- If you want to have cheesy strands in your creamy sauce add a 4 – 8 oz (125 – 225 g) of cheese cut into ½ inch cubes after you mix the sauce with the macaroni. Personally, I believe this recipe has more than enough cheese in it, but people love the extra cheese.
- If you use the Colby jack and cheddar cheese combination, add about a half cup (125 ml)of Romano or Parmesan Reggiano to the macaroni after you mix the cheese sauce and pasta. The Romano or Parmesan will add some extra flavor to this mild cheese sauce.
- Caramelize two onions then add to the mac and cheese before baking.
- Add blanched broccoli flowerettes or cauliflower to the mac and cheese before baking.
- Cook 6 slices of bacon, not thick bacon, until crispy. Chop up into half inch pieces. Add the crispy bacon to the mac and cheese before baking and proceed as directed. Fried prosciutto is also delicious. Tear pieces of prosciutto and cook them up in a skillet with extra-virgin olive oil until crispy.
- Add frozen peas to the stock pot with the pasta 2 minutes before you stop cooking the macaroni. Drain the peas with the macaroni and set aside to cool.
- For pure decadence, add 1 ½ lb (750 g) cooked lobster meat to the macaroni and cheese. (Ina Garten’s Lobster Mac and Cheese recipe).
- Use Ina Garten’s recommendation and add sliced tomatoes over the top of the casserole, then add the breadcrumbs before baking.
- Season the cheese sauce with nutmeg instead of hot sauce. Add ½ teaspoon of ground nutmeg.
Serve Mac and Cheese with Rolled Stuffed Flank Steak with Chimichurri Sauce
Classic Mac and Cheese and Then Some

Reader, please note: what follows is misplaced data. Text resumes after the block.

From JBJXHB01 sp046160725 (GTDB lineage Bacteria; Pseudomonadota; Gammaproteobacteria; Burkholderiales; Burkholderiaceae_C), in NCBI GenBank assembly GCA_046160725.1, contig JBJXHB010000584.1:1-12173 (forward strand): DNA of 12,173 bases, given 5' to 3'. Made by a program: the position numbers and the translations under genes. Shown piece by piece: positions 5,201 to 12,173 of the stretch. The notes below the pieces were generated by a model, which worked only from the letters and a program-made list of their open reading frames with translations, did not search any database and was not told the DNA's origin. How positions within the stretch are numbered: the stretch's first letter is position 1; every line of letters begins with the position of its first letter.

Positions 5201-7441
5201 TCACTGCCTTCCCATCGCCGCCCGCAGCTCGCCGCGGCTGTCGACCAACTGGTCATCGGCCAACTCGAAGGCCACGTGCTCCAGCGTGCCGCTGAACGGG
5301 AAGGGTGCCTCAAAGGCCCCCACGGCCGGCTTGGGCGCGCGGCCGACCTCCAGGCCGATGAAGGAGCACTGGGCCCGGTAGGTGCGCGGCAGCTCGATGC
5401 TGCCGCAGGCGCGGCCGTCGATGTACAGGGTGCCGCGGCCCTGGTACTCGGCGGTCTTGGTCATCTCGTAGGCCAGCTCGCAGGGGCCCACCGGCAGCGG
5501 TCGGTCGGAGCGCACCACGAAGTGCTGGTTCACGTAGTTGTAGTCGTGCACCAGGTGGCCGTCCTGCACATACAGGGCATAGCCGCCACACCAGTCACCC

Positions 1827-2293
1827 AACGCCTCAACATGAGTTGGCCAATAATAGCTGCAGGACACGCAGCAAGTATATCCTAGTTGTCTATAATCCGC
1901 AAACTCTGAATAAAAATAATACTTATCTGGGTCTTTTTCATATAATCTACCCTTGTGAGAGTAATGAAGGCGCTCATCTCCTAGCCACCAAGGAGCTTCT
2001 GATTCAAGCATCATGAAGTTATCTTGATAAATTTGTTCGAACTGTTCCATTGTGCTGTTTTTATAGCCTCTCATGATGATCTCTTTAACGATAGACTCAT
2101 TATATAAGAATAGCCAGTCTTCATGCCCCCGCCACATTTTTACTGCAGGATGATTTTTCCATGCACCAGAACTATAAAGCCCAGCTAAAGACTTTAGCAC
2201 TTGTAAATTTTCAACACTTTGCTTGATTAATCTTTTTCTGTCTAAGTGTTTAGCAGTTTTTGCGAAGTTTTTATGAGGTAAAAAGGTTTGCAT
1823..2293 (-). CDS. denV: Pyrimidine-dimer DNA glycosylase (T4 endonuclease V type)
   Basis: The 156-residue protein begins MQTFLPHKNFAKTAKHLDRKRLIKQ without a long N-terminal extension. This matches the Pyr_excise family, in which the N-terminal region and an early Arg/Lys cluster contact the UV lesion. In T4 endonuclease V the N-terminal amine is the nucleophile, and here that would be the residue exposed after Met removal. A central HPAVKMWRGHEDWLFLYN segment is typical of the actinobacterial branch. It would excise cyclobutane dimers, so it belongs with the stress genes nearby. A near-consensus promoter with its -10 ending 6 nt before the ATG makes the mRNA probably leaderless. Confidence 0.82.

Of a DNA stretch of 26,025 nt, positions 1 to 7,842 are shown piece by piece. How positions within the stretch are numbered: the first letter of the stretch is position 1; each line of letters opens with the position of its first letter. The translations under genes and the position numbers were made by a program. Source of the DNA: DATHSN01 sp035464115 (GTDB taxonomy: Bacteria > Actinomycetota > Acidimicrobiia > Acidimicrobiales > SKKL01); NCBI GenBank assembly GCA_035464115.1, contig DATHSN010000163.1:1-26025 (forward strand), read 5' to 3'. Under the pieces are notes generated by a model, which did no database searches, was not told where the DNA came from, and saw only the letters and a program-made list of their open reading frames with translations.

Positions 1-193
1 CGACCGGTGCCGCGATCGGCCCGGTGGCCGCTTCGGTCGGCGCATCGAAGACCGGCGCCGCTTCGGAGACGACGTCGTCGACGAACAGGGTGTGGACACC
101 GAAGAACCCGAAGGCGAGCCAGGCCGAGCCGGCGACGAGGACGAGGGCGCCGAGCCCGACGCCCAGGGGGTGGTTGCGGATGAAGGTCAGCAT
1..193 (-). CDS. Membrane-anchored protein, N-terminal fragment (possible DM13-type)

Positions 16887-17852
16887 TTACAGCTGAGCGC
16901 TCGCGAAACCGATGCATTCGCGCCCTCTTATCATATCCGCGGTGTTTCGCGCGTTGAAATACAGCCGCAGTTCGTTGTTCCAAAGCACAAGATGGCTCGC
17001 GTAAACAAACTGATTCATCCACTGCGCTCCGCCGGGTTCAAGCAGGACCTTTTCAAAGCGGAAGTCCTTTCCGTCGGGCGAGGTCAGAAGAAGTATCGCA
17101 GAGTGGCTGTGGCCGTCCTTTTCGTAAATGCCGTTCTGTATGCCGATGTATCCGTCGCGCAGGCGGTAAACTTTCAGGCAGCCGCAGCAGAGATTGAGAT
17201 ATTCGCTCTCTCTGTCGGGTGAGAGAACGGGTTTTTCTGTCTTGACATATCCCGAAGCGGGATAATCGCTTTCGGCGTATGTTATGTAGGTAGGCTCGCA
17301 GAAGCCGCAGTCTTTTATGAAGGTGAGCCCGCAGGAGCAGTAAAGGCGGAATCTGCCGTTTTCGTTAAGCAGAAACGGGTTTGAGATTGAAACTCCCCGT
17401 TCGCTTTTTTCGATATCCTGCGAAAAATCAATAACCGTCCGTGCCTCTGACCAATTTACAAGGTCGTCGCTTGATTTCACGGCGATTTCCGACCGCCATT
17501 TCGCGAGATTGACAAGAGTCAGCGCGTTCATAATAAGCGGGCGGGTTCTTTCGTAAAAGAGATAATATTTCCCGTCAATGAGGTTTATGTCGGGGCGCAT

A classic macaroni and cheese recipe with a smooth creamy-cheesy macaroni filling. I added an extra step of infusing the milk with fresh herbs and garlic to develop extra flavor in the sauce and complement the cheeses. Sprinkle toasted breadcrumbs seasoned with parmesan cheese, ground garlic and dried herds over the macaroni and cheese before baking in the oven. The breadcrumbs add a welcome crunch and textural contrast to the delicious and gooey macaroni.
Make macaroni and cheese with any tubular shape pasta like elbows, shells cavatappi or a small penne or ziti shapes are nice. But it is important to undercook the pasta before you add it to the sauce. The pasta will continue to cook while baking in the oven so undercooking it beforehand prevents the macaroni from getting soggy and limp.
Macaroni is a great make ahead casserole and you can make it two days in advance. Store in the refrigerator, covered with plastic wrap. Make the casserole up to the point before putting on the breadcrumb topping. You can also freeze it for up to 2 months. Make sure you freeze it in a freezer-to-oven safe baking dish.
If refrigerated, take the casserole out of the refrigerator 30 minutes before baking to bring up to room temperature. Remove the plastic wrap then add the breadcrumbs. Bake covered in foil for 30 minutes, then remove the foil and continue baking until hot and bubbly.
If frozen, remove the plastic wrap and cover the casserole with foil bake for one hour, then remove the foil and bake until hot and bubbly.
Best eaten hot on the day it is made.
Store leftover macaroni and cheese covered with plastic wrap in the refrigerator for up to 5 days. The sauce gets drier, but it heats up well in a microwave.
Macaroni and Cheese
- 4 cups (1 L) whole milk
- 2 bay leaves
- 1 clove garlic, smashed
- 1 sprig fresh sage
- 1 lb. tubular shaped pasta like elbows shells, or cavatappi
- 6 TBS Butter
- 6 TBS all-purpose flour
- 12 oz grated Gruyère cheese or Colby Jack
- 8 oz grated extra sharp cheddar cheese
- 1-2 tsp Dried herbs like parsley oregano, or sage or Italian seasoning
- 1-2 tsp ground mustard
- 1-2 tsp hot sauce like Frank’s Red Hot
- Several rounds of freshly ground black pepper
- 1 cup panko breadcrumbs, or use 2-3 slices of whole grain bread
- 2 TB melted butter
- ¼ cup (60 ml) Parmesan Cheese
- ½ tsp granulated garlic
- 1-2 tsp of dried herbs like parsley, oregano, sage or basil
Preheat the oven to 375°F (190 °C / Gas Mark 5) with the rack in the middle position. Butter a 9 x 13 inch (23 x 33 cm) baking dish.
Cook the pasta and Flavor the Milk